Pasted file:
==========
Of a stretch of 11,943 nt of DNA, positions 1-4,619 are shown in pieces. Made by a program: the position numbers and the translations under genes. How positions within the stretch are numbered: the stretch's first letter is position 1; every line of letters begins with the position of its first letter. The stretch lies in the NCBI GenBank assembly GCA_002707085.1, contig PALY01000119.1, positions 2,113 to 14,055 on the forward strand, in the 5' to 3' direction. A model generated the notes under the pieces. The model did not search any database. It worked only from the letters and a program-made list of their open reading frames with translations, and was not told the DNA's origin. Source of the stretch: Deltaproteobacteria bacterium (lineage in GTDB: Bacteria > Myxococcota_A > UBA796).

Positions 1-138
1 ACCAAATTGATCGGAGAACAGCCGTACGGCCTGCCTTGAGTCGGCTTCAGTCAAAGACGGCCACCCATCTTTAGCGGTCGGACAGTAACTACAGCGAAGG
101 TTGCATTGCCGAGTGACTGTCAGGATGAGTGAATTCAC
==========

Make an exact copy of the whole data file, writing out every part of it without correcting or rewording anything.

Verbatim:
Of a stretch of 11,943 nt of DNA, positions 1-4,619 are shown in pieces. Made by a program: the position numbers and the translations under genes. How positions within the stretch are numbered: the stretch's first letter is position 1; every line of letters begins with the position of its first letter. The stretch lies in the NCBI GenBank assembly GCA_002707085.1, contig PALY01000119.1, positions 2,113 to 14,055 on the forward strand, in the 5' to 3' direction. A model generated the notes under the pieces. The model did not search any database. It worked only from the letters and a program-made list of their open reading frames with translations, and was not told the DNA's origin. Source of the stretch: Deltaproteobacteria bacterium (lineage in GTDB: Bacteria > Myxococcota_A > UBA796).

Positions 1-138
1 ACCAAATTGATCGGAGAACAGCCGTACGGCCTGCCTTGAGTCGGCTTCAGTCAAAGACGGCCACCCATCTTTAGCGGTCGGACAGTAACTACAGCGAAGG
101 TTGCATTGCCGAGTGACTGTCAGGATGAGTGAATTCAC